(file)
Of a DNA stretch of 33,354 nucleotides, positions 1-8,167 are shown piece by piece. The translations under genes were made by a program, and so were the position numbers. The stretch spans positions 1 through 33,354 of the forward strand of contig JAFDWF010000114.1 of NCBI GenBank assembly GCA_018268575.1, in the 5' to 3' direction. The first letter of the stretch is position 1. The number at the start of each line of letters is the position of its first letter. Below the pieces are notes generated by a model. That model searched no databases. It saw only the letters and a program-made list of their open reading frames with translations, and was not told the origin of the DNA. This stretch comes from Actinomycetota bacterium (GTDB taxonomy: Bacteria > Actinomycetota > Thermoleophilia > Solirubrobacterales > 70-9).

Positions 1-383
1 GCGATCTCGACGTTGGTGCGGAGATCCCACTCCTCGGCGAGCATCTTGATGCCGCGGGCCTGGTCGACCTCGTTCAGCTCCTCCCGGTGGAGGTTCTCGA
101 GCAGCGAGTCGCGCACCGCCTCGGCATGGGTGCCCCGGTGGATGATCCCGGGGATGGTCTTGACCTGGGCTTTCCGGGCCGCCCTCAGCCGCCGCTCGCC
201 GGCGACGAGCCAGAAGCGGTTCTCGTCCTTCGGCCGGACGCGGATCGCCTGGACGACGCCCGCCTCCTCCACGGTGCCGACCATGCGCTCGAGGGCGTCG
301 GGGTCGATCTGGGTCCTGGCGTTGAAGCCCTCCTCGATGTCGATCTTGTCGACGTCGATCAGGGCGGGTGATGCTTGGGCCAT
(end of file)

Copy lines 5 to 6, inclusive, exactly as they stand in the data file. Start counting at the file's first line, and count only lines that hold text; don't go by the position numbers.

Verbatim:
201 GGCGACGAGCCAGAAGCGGTTCTCGTCCTTCGGCCGGACGCGGATCGCCTGGACGACGCCCGCCTCCTCCACGGTGCCGACCATGCGCTCGAGGGCGTCG
301 GGGTCGATCTGGGTCCTGGCGTTGAAGCCCTCCTCGATGTCGATCTTGTCGACGTCGATCAGGGCGGGTGATGCTTGGGCCAT